19. Spatiotemporal neural network dynamics for the processing of dynamic facial expressions.

    Science.gov (United States)

    Sato, Wataru; Kochiyama, Takanori; Uono, Shota

    2015-07-24

    The dynamic facial expressions of emotion automatically elicit multifaceted psychological activities; however, the temporal profiles and dynamic interaction patterns of brain activities remain unknown. We investigated these issues using magnetoencephalography. Participants passively observed dynamic facial expressions of fear and happiness, or dynamic mosaics. Source-reconstruction analyses utilizing functional magnetic-resonance imaging data revealed higher activation in broad regions of the bilateral occipital and temporal cortices in response to dynamic facial expressions than in response to dynamic mosaics at 150-200 ms and some later time points. The right inferior frontal gyrus exhibited higher activity for dynamic faces versus mosaics at 300-350 ms. Dynamic causal-modeling analyses revealed that dynamic faces activated the dual visual routes and visual-motor route. Superior influences of feedforward and feedback connections were identified before and after 200 ms, respectively. These results indicate that hierarchical, bidirectional neural network dynamics within a few hundred milliseconds implement the processing of dynamic facial expressions.

  20. Lateralization for dynamic facial expressions in human superior temporal sulcus.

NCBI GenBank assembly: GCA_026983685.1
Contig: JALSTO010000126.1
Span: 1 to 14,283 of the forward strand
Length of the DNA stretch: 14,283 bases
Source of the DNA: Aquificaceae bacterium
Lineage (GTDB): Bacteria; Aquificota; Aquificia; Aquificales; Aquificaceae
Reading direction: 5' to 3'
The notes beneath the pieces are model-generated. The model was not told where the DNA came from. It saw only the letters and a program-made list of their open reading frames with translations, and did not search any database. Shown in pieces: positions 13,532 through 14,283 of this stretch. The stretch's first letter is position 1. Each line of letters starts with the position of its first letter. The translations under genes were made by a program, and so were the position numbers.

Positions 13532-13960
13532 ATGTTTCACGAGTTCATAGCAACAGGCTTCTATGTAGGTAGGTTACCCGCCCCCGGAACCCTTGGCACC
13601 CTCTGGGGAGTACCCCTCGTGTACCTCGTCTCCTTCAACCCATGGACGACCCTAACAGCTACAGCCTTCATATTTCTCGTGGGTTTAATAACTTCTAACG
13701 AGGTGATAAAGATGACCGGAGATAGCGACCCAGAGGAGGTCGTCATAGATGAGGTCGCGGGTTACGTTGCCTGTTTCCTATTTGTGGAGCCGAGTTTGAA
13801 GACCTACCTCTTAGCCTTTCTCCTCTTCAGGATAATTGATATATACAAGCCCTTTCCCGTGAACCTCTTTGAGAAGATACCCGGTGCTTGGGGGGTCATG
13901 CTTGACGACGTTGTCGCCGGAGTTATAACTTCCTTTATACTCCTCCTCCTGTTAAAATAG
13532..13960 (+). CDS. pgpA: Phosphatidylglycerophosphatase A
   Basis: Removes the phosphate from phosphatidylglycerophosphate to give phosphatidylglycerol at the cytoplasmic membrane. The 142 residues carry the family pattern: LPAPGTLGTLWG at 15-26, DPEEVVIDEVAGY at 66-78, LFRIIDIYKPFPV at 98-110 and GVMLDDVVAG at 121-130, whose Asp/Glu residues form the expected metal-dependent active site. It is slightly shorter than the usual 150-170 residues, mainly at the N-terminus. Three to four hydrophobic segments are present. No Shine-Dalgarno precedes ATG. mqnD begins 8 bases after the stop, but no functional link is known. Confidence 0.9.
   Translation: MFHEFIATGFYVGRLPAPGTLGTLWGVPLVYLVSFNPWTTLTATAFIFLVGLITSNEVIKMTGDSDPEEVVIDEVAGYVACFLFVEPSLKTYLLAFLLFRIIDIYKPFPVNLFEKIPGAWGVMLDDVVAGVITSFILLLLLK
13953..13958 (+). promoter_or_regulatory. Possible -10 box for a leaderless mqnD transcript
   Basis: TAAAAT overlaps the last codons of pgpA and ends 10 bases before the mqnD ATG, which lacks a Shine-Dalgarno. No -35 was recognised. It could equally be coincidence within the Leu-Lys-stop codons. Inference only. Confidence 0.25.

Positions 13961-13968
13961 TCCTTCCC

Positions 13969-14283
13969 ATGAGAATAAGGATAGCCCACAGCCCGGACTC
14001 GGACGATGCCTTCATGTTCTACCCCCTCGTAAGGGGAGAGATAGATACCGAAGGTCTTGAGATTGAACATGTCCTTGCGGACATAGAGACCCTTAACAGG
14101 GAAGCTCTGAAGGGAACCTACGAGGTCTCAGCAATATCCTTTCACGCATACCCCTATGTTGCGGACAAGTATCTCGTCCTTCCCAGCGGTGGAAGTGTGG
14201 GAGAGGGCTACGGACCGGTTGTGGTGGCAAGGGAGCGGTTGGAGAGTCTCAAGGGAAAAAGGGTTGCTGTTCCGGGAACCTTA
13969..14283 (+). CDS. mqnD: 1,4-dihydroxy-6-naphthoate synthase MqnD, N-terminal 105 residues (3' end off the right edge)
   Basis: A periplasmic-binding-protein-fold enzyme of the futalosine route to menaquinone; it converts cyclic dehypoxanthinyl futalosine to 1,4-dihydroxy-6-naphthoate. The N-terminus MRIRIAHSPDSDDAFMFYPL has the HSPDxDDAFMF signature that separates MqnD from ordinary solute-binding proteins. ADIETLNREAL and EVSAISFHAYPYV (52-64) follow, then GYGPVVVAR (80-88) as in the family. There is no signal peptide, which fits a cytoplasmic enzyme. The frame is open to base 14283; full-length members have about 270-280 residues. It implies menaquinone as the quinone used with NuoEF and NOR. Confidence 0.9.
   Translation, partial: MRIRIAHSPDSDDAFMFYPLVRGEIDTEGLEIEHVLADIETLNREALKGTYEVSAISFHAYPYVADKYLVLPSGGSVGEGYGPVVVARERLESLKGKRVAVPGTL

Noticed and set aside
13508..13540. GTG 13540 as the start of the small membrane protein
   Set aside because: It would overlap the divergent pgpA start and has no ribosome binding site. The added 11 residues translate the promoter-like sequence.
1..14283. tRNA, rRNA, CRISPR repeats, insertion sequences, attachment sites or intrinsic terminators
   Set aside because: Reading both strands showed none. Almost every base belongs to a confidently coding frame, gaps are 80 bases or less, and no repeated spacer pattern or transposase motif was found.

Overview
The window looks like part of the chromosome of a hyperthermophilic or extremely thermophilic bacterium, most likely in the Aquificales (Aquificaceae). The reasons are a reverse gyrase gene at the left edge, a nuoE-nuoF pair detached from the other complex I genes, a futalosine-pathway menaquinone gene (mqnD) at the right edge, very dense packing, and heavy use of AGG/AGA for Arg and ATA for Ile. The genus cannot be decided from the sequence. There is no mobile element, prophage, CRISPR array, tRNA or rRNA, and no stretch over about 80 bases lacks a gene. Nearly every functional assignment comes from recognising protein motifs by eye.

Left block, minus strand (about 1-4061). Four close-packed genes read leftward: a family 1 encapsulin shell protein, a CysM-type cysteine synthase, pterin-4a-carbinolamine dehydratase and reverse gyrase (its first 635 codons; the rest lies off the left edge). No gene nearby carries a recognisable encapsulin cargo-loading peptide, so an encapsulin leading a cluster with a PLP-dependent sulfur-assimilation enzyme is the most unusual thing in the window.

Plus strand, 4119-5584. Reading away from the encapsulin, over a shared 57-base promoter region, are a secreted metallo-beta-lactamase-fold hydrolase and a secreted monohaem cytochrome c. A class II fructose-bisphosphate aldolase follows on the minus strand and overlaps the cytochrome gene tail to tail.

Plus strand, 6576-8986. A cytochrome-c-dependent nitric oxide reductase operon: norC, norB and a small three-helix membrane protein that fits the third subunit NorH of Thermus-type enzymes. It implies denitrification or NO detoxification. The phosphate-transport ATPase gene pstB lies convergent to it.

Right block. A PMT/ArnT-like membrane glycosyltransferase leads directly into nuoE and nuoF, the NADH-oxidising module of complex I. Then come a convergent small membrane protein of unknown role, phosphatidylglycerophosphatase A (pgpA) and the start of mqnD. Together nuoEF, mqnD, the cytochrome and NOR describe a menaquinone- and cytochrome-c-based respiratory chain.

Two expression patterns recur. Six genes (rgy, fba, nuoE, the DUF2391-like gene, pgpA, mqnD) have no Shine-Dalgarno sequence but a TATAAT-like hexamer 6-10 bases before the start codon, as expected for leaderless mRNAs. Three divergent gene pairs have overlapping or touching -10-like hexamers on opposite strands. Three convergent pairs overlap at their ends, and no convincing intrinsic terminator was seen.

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    De Winter, François-Laurent; Zhu, Qi; Van den Stock, Jan; Nelissen, Koen; Peeters, Ronald; de Gelder, Beatrice; Vanduffel, Wim; Vandenbulcke, Mathieu

    2015-02-01

    Most face processing studies in humans show stronger activation in the right compared to the left hemisphere. Evidence is largely based on studies with static stimuli focusing on the fusiform face area (FFA). Hence, the pattern of lateralization for dynamic faces is less clear. Furthermore, it is unclear whether this property is common to human and non-human primates due to predisposing processing strategies in the right hemisphere or that alternatively left sided specialization for language in humans could be the driving force behind this phenomenon. We aimed to address both issues by studying lateralization for dynamic facial expressions in monkeys and humans. Therefore, we conducted an event-related fMRI experiment in three macaques and twenty right handed humans. We presented human and monkey dynamic facial expressions (chewing and fear) as well as scrambled versions to both species. We studied lateralization in independently defined face-responsive and face-selective regions by calculating a weighted lateralization index (LIwm) using a bootstrapping method. In order to examine if lateralization in humans is related to language, we performed a separate fMRI experiment in ten human volunteers including a 'speech' expression (one syllable non-word) and its scrambled version. Both within face-responsive and selective regions, we found consistent lateralization for dynamic faces (chewing and fear) versus scrambled versions in the right human posterior superior temporal sulcus (pSTS), but not in FFA nor in ventral temporal cortex. Conversely, in monkeys no consistent pattern of lateralization for dynamic facial expressions was observed. Finally, LIwms based on the contrast between different types of dynamic facial expressions (relative to scrambled versions) revealed left-sided lateralization in human pSTS for speech-related expressions compared to chewing and emotional expressions. To conclude, we found consistent laterality effects in human posterior STS but not